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Chasing the Truth

Divya Bajpai Jha

Edited by Dipankar Mukhopadhyay
Harper Collins Publishers, New Delhi, 2009, pp. xv+317, Rs. 399.00

Magic Lantern Foundation, New Delhi, 2009, pp. 304 +18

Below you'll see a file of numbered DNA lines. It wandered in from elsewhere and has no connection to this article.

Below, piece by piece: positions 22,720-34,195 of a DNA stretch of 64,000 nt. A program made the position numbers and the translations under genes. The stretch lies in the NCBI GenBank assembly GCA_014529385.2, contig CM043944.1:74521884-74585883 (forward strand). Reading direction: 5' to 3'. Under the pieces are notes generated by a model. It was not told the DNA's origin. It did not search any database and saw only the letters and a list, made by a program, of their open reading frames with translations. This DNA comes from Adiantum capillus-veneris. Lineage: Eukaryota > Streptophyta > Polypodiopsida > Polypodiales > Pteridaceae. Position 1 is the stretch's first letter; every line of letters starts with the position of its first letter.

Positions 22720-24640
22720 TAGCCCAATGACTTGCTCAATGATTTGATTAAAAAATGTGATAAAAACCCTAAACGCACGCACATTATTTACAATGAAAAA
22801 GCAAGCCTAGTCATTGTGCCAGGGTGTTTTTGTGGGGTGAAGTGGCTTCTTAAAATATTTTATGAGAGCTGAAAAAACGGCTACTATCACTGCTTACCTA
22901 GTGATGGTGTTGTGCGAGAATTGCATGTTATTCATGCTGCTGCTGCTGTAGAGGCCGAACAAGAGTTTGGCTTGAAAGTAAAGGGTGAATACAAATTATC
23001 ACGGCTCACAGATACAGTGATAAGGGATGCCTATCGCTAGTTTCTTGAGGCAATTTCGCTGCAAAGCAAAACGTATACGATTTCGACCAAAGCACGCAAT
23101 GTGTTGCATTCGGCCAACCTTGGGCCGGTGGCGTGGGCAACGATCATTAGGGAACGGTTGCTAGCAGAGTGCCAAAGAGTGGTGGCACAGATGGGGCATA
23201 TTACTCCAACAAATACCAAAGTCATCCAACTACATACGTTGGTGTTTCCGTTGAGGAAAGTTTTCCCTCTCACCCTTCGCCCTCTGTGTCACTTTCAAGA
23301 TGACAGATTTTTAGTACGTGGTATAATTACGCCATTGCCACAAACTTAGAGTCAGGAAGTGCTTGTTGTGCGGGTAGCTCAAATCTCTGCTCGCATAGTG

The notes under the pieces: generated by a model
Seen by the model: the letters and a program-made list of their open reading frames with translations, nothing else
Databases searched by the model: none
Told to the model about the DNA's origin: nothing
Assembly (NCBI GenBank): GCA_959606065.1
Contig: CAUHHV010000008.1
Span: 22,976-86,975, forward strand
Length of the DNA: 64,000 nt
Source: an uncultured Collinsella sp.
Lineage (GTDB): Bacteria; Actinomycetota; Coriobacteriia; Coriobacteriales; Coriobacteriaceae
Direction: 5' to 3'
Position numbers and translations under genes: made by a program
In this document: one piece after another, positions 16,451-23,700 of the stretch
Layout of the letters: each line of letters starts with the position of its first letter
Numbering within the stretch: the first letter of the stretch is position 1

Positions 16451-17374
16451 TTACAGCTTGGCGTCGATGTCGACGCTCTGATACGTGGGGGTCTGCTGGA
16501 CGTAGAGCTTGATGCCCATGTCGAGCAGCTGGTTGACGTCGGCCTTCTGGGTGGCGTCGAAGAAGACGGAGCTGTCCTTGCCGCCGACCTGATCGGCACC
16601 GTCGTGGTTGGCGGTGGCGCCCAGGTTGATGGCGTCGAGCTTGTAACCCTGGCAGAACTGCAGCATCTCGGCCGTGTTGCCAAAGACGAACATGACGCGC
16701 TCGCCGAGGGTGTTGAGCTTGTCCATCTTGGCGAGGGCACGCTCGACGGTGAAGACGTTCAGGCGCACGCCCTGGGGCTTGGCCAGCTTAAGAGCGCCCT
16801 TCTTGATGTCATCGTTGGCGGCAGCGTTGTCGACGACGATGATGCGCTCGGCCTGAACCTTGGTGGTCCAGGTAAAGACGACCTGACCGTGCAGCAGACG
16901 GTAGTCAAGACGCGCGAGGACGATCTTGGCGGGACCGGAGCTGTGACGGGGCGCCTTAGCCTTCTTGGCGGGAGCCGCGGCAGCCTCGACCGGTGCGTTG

The point is not to pocket the truth, but to chase the truth’, wrote Elio Vittorini in a letter to a fellow European Marxist, Palmiro Togliatti. Mrinal Sen quoted him in a paper that he read at the National Institute of Advanced Studies at Bangalore on 12 July 1994. Dipankar Mukhopadhyay, in his book Mrinal Sen : Sixty Years In Search Of Cinema also refers to it, as he tries to analyse and understand not only Sen’s remarkable body of work but also his relationship with his craft; his politics, his beloved Calcutta and the world around him. The remark was made by Vittorini when he was being attacked by the orthodox elements in European Marxist circles. Mrinal Sen too has fought similar elements in West Bengal’s politics, particularly on issues of artistic self expression. A blind following of the official party line is anathema to him. He is against the tendency to sacrifice self-criticism at the altar of complacency, be it in his cinema or in his political views. As Deputy Director in the Directorate of Film Festivals and later as Managing Director Of National Film Development Corporation (NFDC), Dipankar Mukhopadhyay has had a long and fruitful engagement with cinema in general and with Mrinal Sen in particular. This is borne out by the fact that he has two earlier books on Mrinal Sen; namely, Kathapurush (in Bengali) and The Maverick Maestro—a biography, to his credit. Mrinal Sen : Sixty Years in Search of Cinema is a reworked, updated version of the latter book. The book shows ample proof of this deep and abiding interest in the maestro’s work.It retraces, and in the process, practically resurrects Sen’s entire cinematic oeuvre, a no mean task in itself, given the fact that the prints, scripts and other production materials of his earlier works no longer exist. It is interspersed with some carefully chosen snippets of conversations between the writer and his muse. Mukhopadhyay is able to see some interesting continuities as well as parallels in Sen’s cinema, be it in the use of some recurring motifs like an aeroplane flying or a ruin of a once glorious house, or the use of Calcutta as the setting of many of Sen’s films. Mukhopadhyay is of the view that Mrinal Sen introduced the genre of political cinema to Indian films. Sen’s acceptance of this fact in an e-mail ...

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